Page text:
Chris Guillebeau is among a small but growing community of folks who have taken the road “less traveled” by opting out of the 9-to-5 office career and making a living through full-time travel. Guillebeau’s on-the-road entrepreneur ventures have ranged from exporting Jamaican coffee, founding a publishing business in Africa, to authoring the bestselling book, The Art of Nonconformity. He’s been featured in The New York Times and Business Week, and he also writes for CNN, the Huffington Post, as well as his own travel blog.
So besides the fact that Chris Guillebeau leads an enviable life of full-time travel, what makes the guy so special? Because he’s built an existence around the philosophy of non-conformity. “You don’t have to live your life the way other people expect you to,” Guillebeau advises. His inspirations and instructions for leading an unconventional life, changing the world, and achieving personal goals are followed by people all over the world.
Chris Guillebeau has traveled, communicating the gospel of non-conformity, to 150 countries and counting. We’re delighted to help keep Guillebeau connected along the way. “Boingo is helping a lot with my worldwide travels,” he recently told us. “I had no idea you guys had so many hotspots.”
One place where Guillebeau has accessed Boingo is Singapore, where we currently provide 700+ hotspots. Below, he offers his five top tips for travel in Singapore.
“Everyone loves to hate Singapore, but I like it just fine. I’ve been to the city-state at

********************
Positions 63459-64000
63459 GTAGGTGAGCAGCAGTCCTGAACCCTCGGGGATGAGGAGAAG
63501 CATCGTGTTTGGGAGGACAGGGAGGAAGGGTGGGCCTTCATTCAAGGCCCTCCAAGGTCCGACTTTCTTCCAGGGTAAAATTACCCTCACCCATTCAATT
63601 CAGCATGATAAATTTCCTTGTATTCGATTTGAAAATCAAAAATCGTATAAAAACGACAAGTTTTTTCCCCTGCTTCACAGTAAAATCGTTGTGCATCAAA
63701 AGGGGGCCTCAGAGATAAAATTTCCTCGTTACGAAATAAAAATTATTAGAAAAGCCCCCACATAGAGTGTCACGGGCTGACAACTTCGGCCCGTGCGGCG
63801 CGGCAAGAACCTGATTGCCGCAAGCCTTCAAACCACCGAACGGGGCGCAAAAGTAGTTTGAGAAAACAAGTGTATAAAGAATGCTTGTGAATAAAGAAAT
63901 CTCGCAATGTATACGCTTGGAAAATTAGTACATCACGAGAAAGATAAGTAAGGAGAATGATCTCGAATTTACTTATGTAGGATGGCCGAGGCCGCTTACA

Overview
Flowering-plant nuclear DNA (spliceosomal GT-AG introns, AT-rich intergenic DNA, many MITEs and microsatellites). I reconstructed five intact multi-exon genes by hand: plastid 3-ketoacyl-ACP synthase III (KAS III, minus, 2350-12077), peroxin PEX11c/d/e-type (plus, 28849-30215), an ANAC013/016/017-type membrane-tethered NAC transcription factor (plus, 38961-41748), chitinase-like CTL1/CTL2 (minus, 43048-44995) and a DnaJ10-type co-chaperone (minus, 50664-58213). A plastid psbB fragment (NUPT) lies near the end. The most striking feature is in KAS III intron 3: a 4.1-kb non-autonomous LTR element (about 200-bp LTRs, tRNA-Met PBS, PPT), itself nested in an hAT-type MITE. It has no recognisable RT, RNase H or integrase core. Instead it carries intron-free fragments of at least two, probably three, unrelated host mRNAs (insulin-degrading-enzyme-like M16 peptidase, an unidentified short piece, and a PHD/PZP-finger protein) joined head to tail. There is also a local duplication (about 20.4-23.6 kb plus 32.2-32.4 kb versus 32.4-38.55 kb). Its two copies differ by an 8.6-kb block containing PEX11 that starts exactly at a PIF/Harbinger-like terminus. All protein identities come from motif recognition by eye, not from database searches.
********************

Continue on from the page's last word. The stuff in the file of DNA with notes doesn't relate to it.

least ten times since 2006. Whenever I go, I try to visit one familiar area (“it’s nice to be back!”) and one new area to add to my experience.” – Chris Guillebeau
- An Unexpected Discovery: The last time I was in Singapore, I held a meetup with local friends. We did it at Hackerspace.sg in the Arab quarter. I didn’t even know Singapore had an Arab quarter until this trip, but it was a great find.
- Hotels: I have enjoyed stays at all three of these hotels:
- Eat: I often eat in Little India, partly because I’m vegetarian, but also because I love South Asian food. If you don’t have any dietary restrictions and enjoy a wide range of options, there are lots of hawker stalls you can wander among—I’ll leave the famous “duck rice” to you.
- Shop: When in Singapore, I’m often in transit between Africa and the U.S. — so if I don’t have a chance to do laundry, I pop out to one of the many Giordano outlets to pick up a new t-shirt.
- Etiquette: Everyone in Singapore is polite, if sometimes a bit reserved. Be sure to follow the laws to avoid being thrown in jail – your odds of being easily forgiven are low.